Double Digit Price Growth Expected in Mississauga Homes This Year

For many Mississauga residents, news about the incredible increase in home prices has not been good.

While the stunning escalation in real estate value might seem good for people who want to sell, it's a hardship for buyers with modest (and even average) budgets and it doesn't look like home prices in Mississauga and the overall GTA are going to stall or correct any time soon.

The Toronto Real Estate Board (TREB) is forecasting another strong year for home sales through its MLS system in 2017, with over 100,000 sales forecast for the third year in a row. That said, they're not expecting 2017 to be as strong as 2016 because a survey has revealed that less people are planning on buying this year.

"While changes to federal mortgage lending guidelines and higher borrowing costs may impact some would-be homebuyers, the big impediment will be the lack of inventory. Active listings at the end of December were at their lowest point since before the year 2000. It is unlikely that the shortage of listings will improve to any great degree over the course of the next year. This will put a ceiling on sales growth," said Jason Mercer, TREB's Director of Market Analysis.

While low inventory isn't a new problem (it's been fueling the high costs in Mississauga and beyond for some time now), the lack of supply and growing demand could guarantee continued double digit price growth in 2017.

"Double-digit annual rates of price growth are expected to remain in place for the majority of home types across the GTA," the report reads. "The growth rate for the average selling price will be between 10 and 16 per cent with an average price range between $800,000 and $850,000. TREB's point forecast for the average selling price is $825,000."

Yes, that's right-prices will average a whopping $800,000 in the GTA.

Low-rise homes, including detached, semi-detached and townhouses, will experience the strongest annual rates of price growth—but the condominium apartment market segment will remain tight as well.

TREB points out that governments have sought to cool the market by focusing on prospective buyers. In 2016, the federal government made some changes to mortgage lending guidelines in order to protect against riskier loans. Talk about potentially imposing a foreign buyer's tax in the GTA also became more common.

While some people have endorsed implementing a foreign buyer's tax on GTA homes to neutralize the impact of overseas purchases on domestic home prices, TREB believes such a tax would be "misguided."

TREB commissioned survey company Ipsos in November 2016 to survey its members, who acted on behalf of home buyers during the preceding 12 months, as to foreign buying activity in the region.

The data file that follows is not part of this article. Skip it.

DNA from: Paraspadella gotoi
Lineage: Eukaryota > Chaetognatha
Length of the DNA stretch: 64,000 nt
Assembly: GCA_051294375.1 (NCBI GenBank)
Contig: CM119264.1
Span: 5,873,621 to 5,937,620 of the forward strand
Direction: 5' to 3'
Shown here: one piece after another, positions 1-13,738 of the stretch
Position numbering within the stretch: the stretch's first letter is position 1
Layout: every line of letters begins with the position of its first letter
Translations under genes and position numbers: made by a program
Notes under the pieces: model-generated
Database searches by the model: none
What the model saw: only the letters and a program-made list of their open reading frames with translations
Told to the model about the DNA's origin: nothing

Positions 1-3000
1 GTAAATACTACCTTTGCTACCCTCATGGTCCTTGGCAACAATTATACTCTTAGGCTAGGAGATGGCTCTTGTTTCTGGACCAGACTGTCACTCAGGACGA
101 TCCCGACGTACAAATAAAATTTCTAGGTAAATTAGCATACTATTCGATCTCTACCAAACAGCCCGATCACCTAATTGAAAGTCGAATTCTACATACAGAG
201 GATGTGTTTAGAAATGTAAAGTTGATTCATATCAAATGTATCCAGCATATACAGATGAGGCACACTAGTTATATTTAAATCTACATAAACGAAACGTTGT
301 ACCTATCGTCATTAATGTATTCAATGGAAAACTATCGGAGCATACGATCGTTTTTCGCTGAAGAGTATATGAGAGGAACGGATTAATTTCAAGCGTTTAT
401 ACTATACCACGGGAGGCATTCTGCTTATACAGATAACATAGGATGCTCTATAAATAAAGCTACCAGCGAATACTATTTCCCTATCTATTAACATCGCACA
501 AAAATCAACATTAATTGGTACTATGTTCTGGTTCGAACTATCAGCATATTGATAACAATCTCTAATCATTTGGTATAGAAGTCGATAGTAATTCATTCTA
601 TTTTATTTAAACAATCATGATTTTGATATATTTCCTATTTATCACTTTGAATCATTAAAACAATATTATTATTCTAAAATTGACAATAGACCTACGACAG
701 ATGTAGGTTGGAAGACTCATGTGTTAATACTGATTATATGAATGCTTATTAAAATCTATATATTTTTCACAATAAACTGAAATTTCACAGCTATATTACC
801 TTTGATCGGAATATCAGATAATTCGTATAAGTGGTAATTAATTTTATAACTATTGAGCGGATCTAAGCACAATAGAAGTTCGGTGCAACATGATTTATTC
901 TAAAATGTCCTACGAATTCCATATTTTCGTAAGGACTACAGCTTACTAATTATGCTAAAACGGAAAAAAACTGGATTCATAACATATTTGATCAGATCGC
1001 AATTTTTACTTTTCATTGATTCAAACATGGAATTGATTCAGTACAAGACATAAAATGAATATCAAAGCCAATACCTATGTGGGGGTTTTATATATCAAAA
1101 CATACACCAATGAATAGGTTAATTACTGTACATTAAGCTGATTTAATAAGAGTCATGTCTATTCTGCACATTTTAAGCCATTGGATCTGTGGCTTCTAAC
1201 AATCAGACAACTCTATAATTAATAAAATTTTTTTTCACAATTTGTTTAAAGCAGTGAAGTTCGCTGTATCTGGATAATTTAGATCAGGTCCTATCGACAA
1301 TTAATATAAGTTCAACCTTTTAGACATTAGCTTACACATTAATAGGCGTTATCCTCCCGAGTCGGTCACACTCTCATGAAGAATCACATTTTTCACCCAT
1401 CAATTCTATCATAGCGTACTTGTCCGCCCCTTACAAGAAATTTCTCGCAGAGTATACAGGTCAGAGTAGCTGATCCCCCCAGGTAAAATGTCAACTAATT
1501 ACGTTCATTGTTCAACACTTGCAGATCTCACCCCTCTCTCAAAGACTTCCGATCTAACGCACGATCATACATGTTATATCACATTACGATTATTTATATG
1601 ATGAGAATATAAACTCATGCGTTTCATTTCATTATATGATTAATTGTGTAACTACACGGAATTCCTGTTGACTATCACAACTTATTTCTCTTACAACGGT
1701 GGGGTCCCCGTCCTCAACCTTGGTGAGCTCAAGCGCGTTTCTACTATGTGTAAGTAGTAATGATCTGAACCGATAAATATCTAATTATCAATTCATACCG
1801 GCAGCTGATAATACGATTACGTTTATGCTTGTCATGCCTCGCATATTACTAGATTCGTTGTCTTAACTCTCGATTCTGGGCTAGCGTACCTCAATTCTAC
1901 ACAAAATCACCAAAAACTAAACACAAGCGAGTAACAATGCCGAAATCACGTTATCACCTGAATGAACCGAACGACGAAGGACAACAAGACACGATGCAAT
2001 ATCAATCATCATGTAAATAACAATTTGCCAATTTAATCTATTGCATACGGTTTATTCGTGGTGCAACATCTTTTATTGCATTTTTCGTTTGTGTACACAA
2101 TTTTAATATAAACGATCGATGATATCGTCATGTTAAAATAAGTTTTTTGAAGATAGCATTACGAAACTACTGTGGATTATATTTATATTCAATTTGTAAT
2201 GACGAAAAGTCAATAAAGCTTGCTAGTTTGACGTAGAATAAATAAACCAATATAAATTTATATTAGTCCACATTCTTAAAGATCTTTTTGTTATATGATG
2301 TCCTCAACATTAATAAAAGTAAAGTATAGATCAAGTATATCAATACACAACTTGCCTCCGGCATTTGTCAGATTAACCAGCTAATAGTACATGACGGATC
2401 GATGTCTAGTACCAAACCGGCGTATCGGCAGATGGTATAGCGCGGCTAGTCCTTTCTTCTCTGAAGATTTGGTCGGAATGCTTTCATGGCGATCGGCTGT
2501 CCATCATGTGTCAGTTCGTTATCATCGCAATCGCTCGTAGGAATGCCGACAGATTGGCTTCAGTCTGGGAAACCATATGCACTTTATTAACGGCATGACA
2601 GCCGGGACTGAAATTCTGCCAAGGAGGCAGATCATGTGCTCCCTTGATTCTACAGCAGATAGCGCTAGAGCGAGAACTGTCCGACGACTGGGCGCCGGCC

Surprisingly, research revealed that only an estimated 4.9 per cent of GTA transactions in which TREB Members acted on behalf of a buyer, involved a foreign purchaser. The survey also found that the majority of foreign buyers (40 per cent) purchased a GTA home as a primary residence. Twenty-five per cent purchased homes to rent out to tenants and 15 per cent bought homes for other family members to live in.

TREB also advises against an additional land transfer tax on foreign buyers, claiming that could produce stronger price growth in neighbouring communities, a decline in rental stock (less investors willing to purchase and rent out property) and act as a potential disincentive for immigration.

All that said, affordability remains a huge problem that will be difficult to address—mostly because more has been done to temper demand rather than increase supply.

"Housing affordability, and affordable home ownership in particular, is a growing concern. Home prices will increase well above the rate of inflation and income growth in 2017, as the supply of listings remains very constrained. While governments have been focusing their policy solutions on allaying demand, what is needed are policies that focus on the lack of available homes for sale and for rent. The public, private, and not-for-profit sectors need to come together to focus on innovative solutions to the housing supply issue," said TREB CEO John DiMichele.

TREB also examined the impact high order transit projects—such as the Hurontario LRT—will impact affordability in affected neighbourhoods.

"In addition to analyzing market fundamentals influencing demand, supply, price growth, and, ultimately, affordability, TREB had the Canadian Centre for Economic Analysis undertake a study on how improved transit infrastructure, and particularly the Metrolinx Regional Express Rail plan, can impact housing affordability," the report notes.

The study found that the impact of RER on affordability is largely positive in the regions making up the GTA and surrounding areas, especially when residents take advantage of the new transportation infrastructure and transition from driving to using public transportation. That said—and this is a good thing for owners, but perhaps not so much for buyers—improved transit infrastructure can aadd price premiums of up to 12 per cent to a home's value.

So, there you have it—with inventory remaining scarce into 2017, high prices are solidifying themselves as the new normal.

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